Avian Expert Articles

Can Kea Parrots Pass a Virtual Reality Test?

kea parrot on groundEvery time we turn our heads, we discover another facet of the intelligence diamond that are parrots. As we technologically advance, research and studies on many things improve. Scientific research can delve deeper into the mind and abilities of parrots and other birds. As they do, they discover amazing new things. None of the new discoveries are mundane or repetitive (“same old, same old”). In fact, they reveal even more brainiac moments of our current birds that underscore their intrinsic ability to become more aware of their surroundings and their need to interact with it. That alone is impressive. Let’s see what our birds are up to now.

A Reality Test

A recently published paper in the scientific journal Biology Letters by three researchers from the University of Auckland further investigated the cognitive capabilities of the endangered Kea parrot. In this new study, the researchers explored the parrot’s interest and ability on a computer touchscreen. In this, the ability of the Kea to distinguish reality versus virtual images of an object was tested to see if they are “naïve realists.” The objective of this testing was to discover whether the birds could separate real from virtual regarding a result. “Naive realists” are unable to determine the difference.

The selected six parrots could manipulate real boxes and get an actual ball return with no problem. They could also replicate that experience using a computerized box to get a virtual ball in return. But the problems occurred when a parrot expected an actual result from the computer manipulation. Actual boxes were then placed on sides of computerized images of the similar box. The six subject parrots became confused when the manipulation of the computer box did not produce an actual ball. A similar test with 19-month-old infants reveals that humans can separate virtual results from actual results where one or the other are expected. The purpose of this similar testing on the Kea was a hope to discover a human-like trait in cognitive recognition. In short, to discover if the Kea – and perhaps other parrots – could understand the difference between what is real and not is not real.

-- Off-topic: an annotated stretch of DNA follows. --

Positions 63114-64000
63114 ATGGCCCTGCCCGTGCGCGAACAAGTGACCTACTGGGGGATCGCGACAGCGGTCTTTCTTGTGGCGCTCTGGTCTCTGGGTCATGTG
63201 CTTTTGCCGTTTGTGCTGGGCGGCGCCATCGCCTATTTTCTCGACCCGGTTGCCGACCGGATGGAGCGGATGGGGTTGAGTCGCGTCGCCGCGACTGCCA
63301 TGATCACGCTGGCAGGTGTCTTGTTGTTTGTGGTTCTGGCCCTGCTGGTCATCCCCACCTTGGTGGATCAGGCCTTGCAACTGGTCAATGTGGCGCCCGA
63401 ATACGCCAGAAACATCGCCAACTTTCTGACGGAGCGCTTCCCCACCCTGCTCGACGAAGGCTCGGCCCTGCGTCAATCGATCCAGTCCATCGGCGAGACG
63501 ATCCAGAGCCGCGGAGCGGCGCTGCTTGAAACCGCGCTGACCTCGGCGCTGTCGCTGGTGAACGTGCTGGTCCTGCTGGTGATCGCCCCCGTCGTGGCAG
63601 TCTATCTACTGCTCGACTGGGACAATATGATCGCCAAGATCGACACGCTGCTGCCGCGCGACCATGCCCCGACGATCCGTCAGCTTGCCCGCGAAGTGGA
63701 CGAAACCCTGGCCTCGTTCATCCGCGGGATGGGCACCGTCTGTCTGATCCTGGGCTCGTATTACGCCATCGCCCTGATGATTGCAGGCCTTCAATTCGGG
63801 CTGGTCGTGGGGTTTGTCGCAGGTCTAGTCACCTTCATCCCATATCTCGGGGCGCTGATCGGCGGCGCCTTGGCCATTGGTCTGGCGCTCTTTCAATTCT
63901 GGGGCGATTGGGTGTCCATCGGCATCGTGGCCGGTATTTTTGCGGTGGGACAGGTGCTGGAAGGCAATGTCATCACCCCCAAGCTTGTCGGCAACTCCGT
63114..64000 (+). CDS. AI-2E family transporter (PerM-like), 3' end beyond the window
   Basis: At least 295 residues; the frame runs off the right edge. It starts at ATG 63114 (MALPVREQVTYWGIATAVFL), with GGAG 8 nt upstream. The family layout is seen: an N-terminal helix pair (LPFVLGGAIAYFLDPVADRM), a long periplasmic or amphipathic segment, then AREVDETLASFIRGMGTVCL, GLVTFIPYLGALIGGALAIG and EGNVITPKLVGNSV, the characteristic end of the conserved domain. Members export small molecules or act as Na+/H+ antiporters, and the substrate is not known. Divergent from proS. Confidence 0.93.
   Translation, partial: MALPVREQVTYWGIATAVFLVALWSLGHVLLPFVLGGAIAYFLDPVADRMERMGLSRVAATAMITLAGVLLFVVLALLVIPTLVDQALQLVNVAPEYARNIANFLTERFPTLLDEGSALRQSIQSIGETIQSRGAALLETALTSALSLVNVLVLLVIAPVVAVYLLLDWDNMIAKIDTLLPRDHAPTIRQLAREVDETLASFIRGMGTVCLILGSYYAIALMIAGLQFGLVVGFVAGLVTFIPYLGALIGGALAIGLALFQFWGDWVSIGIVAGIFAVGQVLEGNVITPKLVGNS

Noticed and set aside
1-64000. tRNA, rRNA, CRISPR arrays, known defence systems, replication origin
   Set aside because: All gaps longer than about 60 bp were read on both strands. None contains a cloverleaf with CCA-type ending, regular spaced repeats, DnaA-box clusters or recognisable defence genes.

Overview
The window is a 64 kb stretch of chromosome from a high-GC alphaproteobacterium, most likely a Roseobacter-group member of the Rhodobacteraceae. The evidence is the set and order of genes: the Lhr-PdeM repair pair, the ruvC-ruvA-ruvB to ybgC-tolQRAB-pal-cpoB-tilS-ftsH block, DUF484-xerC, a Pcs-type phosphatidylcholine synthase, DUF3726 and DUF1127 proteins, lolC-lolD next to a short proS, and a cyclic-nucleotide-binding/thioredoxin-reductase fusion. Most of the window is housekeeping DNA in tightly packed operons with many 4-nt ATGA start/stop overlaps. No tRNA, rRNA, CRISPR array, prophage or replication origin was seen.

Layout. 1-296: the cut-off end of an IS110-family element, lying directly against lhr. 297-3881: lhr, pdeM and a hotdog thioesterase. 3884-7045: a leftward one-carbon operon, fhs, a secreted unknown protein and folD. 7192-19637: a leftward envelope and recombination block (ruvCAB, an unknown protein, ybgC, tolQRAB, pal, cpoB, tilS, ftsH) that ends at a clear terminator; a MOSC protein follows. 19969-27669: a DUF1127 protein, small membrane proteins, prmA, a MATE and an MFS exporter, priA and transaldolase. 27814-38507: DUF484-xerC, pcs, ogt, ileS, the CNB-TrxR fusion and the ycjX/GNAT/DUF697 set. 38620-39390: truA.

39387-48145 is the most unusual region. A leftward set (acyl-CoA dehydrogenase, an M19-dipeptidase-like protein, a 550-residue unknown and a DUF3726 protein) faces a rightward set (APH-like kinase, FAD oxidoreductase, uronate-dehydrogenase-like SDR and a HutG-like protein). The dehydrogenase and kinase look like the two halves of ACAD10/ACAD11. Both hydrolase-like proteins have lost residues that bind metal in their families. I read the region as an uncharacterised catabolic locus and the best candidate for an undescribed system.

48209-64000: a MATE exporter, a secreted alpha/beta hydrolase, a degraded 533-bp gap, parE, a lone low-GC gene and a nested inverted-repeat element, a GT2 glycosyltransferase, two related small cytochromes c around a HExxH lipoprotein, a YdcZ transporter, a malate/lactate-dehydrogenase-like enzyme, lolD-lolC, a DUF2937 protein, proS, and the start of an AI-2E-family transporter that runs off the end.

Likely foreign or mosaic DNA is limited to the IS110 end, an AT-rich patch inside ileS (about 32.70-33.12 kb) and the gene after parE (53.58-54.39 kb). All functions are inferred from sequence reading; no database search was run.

Parrots with Computer Skills

This study produced the current understanding that the Kea treats the real and the virtual – or unreal – world as the same thing, continuous and equivalent realities. While these tests might seem to be a useless endeavor, it, in fact, provides the first realization that that virtual stimulus can become a powerful tool in testing all avian species. The birds could not recognize real and virtual differences, but they could be trained using virtual puzzles and rewards. This could help train avian species to understand more in the future with computerized programs. Amazingly, these Keas learned to use a touchscreen computer by licking the virtual object on the screen.

For now, researchers continue to explore the actualized intelligence of parrots and other avian species. This and other emerging tests discover increasingly important and informative data as they pertain to the mind and intent of a bird that expects a specific result from an action. Intense testing such as this one will give us a more effective understanding of the parrot’s ability to interact with its environment and, subsequently, to survive a changing world. In the future, we can learn if birds ever stop acting like “naïve realists” and become able to differentiate the real from the unreal. That will move the bird into the next realm of intelligence and open newer vistas of understanding for dedicated researchers. Here is a link to a video that shows just how these Keas participated in this study.

2 thoughts on “Can Kea Parrots Pass a Virtual Reality Test?

  1. I am mom to an Amazon Yellow Nape. She is 31. years old and a smart girl. Raised her from baby hand fed. I am fascinated by her emotions and observational abilities. This article gives me additional information in parrot intelligence.

  2. I wonder the extent to which they are naive realists. For example, would they recognize that a predator on the computer was not a genuine threat? A second question: do they eventually learn that what is on the screen is virtual rather than real? To use the predator example again, if they believe that the predator on the screen is a threat initially, do they eventually learn that it is not?

    I hope they perform some experiments that follow up on these sorts of questions.

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